## Simplified types

Every beam SQL backend is now an instance of BeamSqlBackend and has an associated syntax via an associated type family. This means types are much simpler.

Another benefit is that MonadBeam now has a simpler type and can be used with monad transformers. For example, writing a computation that may call out to a postgres database is as simple as

dbComputation :: MonadBeam Postgres m => m result


versus before

dbComputation :: MonadBeam PgCommandSyntax Postgres Pg.Connection m => m result


Things become simpler if you want to write database agnostic computations. You can now do

dbComputation :: (BeamSqlBackend be, MonadBeam be m) => m result


versus before

dbComputation :: ( Sql92SanityCheck syntax, MonadBeam syntax be hdl m ) => m result


## Removal of HasDefaultSqlDataTypeConstraints

The changes above make a separate HasDefaultSqlDataTypeConstraints class unnecessary. The defaultSqlDataTypeConstraints method is now included within the HasDefaultSqlDataType class.

## Changes to parseOneField and peekField

Formerly, the peekField function would attempt to parse a field without advancing the column pointer, regardless of whether a field was successfully parsed. In order to support more efficient parsing, this has been changed. When peekField returns a Just value, then the column pointer is advanced to the next pointer. This means you do not need to call parseOneField again to advance the pointer.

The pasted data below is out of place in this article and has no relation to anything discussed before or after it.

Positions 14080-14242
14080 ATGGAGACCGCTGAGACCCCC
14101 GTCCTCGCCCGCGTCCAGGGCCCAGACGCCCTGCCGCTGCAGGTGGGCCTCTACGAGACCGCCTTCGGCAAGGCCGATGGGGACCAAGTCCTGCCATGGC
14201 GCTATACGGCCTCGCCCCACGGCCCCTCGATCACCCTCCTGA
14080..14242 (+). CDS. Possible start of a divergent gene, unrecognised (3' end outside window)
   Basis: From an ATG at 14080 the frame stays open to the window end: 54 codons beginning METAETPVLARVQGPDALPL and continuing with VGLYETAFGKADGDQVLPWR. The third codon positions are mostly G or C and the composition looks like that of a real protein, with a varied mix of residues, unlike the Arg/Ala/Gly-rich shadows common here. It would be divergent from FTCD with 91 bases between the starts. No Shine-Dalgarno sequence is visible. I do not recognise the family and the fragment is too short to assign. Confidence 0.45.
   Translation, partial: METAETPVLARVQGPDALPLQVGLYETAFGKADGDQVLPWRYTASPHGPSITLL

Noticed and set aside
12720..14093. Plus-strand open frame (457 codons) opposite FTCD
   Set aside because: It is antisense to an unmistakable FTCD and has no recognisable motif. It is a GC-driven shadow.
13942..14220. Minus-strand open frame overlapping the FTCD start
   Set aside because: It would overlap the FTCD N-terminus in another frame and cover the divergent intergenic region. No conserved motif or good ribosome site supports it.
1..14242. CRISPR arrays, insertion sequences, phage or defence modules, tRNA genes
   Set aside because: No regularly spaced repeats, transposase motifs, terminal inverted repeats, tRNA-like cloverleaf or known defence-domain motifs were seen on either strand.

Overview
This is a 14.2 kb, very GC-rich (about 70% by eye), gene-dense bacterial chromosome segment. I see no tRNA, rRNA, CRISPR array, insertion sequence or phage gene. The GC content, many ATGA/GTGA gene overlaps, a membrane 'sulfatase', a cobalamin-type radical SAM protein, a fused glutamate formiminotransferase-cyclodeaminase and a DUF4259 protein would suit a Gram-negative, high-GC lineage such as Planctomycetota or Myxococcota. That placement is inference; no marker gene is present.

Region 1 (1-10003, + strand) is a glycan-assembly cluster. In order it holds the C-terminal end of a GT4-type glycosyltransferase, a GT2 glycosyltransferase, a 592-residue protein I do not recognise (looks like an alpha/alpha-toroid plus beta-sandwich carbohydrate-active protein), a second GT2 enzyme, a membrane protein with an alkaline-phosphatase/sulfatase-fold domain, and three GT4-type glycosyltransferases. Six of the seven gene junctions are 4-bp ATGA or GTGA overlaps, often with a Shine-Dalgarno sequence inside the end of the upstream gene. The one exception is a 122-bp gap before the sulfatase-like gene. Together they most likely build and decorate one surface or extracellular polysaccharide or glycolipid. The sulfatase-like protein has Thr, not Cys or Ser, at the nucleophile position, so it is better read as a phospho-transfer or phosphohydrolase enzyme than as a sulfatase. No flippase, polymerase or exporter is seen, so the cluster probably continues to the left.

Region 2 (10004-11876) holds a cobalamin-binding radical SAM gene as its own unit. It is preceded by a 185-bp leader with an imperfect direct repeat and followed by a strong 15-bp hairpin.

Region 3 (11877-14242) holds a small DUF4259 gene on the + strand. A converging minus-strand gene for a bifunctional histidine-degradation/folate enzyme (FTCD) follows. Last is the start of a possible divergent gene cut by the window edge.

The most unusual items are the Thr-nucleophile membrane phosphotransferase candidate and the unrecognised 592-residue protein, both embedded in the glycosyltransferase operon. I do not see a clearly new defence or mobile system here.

You can still chain peekField calls together by using the new Alternative instance for FromBackendRowM.

# 0.7.2.0

Add compatibility with GHC 8.4 and stack nightly

# 0.7.1.0

Note '0.7.1.0' was released because the signature of delete was too specific in '0.7.0.0' due to an error when uploading the package.

# 0.7.0.0

## Weaker functional dependencies on MonadBeam

The functional dependency on MonadBeam is now just m -> syntax be handle. This allows us to define MonadBeam instances atop monad transformers (although we don't have any yet!).

## Correct boolean handling

Previous versions of beam used the SQL = operator to compare potentially NULL values. This is incorrect, as NULL = NULL => UNKNOWN in ANSI-compliant implementations. Beam has changed its emitted SQL to produce proper comparisons, but this can dramatically affect performance in some backends. Particularly, proper JOIN index usage in Postgres requires an exact match on an equality constructor, which may not be what you get when using the proper boolean handling.